How Millennials Have Redefined the Indian Residential Market
an Indian Millennial often opts for homeownership where his or her global counterparts may happily live their entire lives in rental homes. In India, no single factor conveys a feeling of security and social integration quite as much as a self-owned home does. Buying a home may or may not make the same kind of investment sense as stock market speculation. However, an Indian Millennial is very apt to consider owning a home as an essential and fundamental basis from which to launch the rest of his or her other life plans.
By now, it has become quite clear that as a generation, Millennials have a very different take on homeownership than their parents and grandparents did. This trend has been studied extensively in the West, but it has made itself quite obvious in India too. How do Millennials view home purchase differently in general, and in India in particular?
In the first place, this is a generation of people who were hands-on with technology from childhood onwards. Social media, Google and the blog universe have been part of their life from the word 'go'. Millennials also display a much higher ability to adapt and accommodate than the previous generations, which is why co-working has become such a relevant concept in India today.
This very dynamic generation has been defined in many different ways, but we generally consider people who were born between 1980 and 2000 as Millennials. At a generation level, we see that the boundaries between work and pleasure, business and leisure and indeed workplace and residence have become far less distinct than they were before. Home is where the computer and PlayStation are, the workplace is where the free Wi-Fi, recreation area and VC room are. Millennials who have finished college and are professionally active tend to have quite a bit of the 'digital nomad' in them.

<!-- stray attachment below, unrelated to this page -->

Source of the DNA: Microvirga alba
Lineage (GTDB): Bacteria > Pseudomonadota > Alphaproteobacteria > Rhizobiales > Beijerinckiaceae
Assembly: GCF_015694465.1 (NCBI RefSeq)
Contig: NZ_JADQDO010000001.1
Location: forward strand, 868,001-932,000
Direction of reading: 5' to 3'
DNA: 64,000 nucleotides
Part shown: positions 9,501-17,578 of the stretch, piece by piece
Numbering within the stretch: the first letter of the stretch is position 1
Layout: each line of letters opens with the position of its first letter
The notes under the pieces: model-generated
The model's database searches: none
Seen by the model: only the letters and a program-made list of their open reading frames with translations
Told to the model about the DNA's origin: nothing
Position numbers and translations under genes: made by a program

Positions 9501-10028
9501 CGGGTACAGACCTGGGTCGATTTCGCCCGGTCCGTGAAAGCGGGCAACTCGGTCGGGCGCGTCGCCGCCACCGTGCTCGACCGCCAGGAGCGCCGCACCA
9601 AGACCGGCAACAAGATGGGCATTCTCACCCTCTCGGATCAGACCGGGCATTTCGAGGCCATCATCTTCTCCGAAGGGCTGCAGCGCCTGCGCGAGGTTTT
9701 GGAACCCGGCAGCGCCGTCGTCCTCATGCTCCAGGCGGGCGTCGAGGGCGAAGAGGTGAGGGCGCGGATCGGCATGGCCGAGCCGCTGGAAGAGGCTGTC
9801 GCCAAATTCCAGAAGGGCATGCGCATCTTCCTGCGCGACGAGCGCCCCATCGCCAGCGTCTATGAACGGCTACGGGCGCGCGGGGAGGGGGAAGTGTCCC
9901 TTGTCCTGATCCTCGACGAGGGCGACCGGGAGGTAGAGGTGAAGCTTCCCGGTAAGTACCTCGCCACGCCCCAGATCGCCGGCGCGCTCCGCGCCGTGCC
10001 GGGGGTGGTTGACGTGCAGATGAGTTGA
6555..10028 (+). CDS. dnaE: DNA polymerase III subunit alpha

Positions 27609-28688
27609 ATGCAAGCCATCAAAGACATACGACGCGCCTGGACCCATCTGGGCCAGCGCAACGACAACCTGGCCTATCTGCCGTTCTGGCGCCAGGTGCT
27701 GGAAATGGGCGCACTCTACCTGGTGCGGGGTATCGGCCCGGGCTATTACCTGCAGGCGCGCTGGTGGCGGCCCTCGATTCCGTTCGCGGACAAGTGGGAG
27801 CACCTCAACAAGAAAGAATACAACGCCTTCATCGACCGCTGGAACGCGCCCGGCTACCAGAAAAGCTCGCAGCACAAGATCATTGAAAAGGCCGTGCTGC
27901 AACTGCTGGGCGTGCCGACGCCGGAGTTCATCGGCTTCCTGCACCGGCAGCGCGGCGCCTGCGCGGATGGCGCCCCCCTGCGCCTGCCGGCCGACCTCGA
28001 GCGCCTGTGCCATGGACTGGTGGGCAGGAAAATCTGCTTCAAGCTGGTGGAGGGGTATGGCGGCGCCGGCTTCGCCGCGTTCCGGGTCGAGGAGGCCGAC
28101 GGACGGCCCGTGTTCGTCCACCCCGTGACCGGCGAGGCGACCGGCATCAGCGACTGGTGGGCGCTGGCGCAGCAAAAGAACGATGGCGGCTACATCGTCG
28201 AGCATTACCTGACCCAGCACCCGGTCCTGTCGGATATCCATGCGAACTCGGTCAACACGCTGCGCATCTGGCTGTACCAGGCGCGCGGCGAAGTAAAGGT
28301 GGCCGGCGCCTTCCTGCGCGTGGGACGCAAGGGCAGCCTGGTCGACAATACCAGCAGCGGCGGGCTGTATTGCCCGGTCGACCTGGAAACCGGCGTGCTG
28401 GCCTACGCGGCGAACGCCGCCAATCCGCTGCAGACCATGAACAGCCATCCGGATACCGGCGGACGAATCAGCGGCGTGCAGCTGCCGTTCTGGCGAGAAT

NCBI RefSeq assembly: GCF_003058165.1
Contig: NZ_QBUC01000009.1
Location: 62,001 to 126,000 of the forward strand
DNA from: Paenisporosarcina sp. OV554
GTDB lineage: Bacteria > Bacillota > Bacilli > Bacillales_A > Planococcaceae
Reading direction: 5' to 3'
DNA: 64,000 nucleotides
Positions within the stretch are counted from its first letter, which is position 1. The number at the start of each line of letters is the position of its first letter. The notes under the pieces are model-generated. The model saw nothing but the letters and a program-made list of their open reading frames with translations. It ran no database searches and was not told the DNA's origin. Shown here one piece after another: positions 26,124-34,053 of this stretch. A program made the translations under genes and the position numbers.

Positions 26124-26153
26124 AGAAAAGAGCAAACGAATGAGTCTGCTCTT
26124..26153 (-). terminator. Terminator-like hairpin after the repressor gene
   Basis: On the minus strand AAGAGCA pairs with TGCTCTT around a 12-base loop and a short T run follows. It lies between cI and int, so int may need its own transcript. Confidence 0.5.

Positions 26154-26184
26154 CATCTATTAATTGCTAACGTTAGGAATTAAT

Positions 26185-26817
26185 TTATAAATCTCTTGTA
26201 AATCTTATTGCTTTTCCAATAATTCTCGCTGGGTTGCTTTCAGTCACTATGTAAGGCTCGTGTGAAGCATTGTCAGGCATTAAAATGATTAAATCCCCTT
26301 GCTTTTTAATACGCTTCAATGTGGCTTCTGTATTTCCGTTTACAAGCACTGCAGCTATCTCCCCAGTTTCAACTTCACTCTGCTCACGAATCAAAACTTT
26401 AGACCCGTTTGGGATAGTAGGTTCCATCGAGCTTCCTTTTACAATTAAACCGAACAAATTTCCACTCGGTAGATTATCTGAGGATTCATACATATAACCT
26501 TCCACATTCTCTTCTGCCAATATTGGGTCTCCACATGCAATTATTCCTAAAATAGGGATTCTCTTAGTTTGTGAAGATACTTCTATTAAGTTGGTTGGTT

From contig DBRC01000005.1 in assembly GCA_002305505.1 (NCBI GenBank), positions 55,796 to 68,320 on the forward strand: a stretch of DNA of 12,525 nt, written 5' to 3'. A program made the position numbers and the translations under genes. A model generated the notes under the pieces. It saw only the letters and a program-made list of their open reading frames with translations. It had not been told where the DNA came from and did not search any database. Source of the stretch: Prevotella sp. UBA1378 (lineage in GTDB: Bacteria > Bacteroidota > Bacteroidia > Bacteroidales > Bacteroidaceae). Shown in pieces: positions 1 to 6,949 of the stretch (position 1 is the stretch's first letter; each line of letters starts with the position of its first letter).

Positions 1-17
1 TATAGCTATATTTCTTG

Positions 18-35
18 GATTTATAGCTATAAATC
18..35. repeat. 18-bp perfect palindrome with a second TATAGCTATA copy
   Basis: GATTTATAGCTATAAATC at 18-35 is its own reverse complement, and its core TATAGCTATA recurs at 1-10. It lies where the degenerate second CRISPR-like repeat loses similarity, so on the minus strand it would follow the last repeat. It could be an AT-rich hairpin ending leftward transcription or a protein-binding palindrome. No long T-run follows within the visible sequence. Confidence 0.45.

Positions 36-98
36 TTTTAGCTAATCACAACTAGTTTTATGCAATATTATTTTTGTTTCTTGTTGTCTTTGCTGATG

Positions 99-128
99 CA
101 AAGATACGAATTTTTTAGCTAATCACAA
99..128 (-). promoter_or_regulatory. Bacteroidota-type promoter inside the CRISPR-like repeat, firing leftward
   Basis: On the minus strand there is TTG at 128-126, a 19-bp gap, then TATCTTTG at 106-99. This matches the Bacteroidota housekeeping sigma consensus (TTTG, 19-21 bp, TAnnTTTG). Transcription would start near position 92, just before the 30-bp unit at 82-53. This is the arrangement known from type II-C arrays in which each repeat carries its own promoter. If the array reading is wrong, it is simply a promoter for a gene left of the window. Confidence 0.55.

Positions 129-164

A Renting Generation?
The hitherto unprecedented ability and willingness of Millennials to adapt is one of the chief reasons why the market for the rental homes in India is stronger today than ever before. Millennials are not as particular about the status value of their address as they are about the connectivity, conveniences and security of a neighbourhood. They want to be able to get to work and back home quickly and enjoy a decent level of social amenities in the area they live in.
For many of them, buying a home in such an area may be beyond their financial capability, so renting makes complete sense to them. However, even if it is affordable, Millennials as a global breed do not necessarily view buying a home as the best of investment choices and may choose to put their surplus cash into stocks instead.
Apart from the fact that many of them move around quite a lot, an increasing number of Millennials also have the option to work at home, wherever that happens to be. Either way, staying flexible with location can be an important consideration for many Millennials during their active career life. Globally, especially in the highly developed countries, the Millennial Mindset as a factor influencing residential market trends highlights a definite predilection for renting as opposed to buying homes. We are also seeing this trend in India, but it is far less distinct.
The Indian Millennial
There can obviously be no cookie-cutter approach to studying the preferences of an entire generation - and those of their offspring, who basically grow up absorbing the preferences of their parents. The near-impossibility of trying to slot this generation in a neatly-labelled category becomes even more evident when we consider how Millennials actually differ quite a lot from country to country. For instance, different attitudes towards renting or buying homes in different parts of the United States and Europe are readily apparent.
In Asia, the variations are even more distinct, primarily because employability and prosperity levels tend to vary vastly in most cities. India, where the gulf between the earning power and therefore investment appetite of different parts of the population even within the same generation can be vast, is a prime example.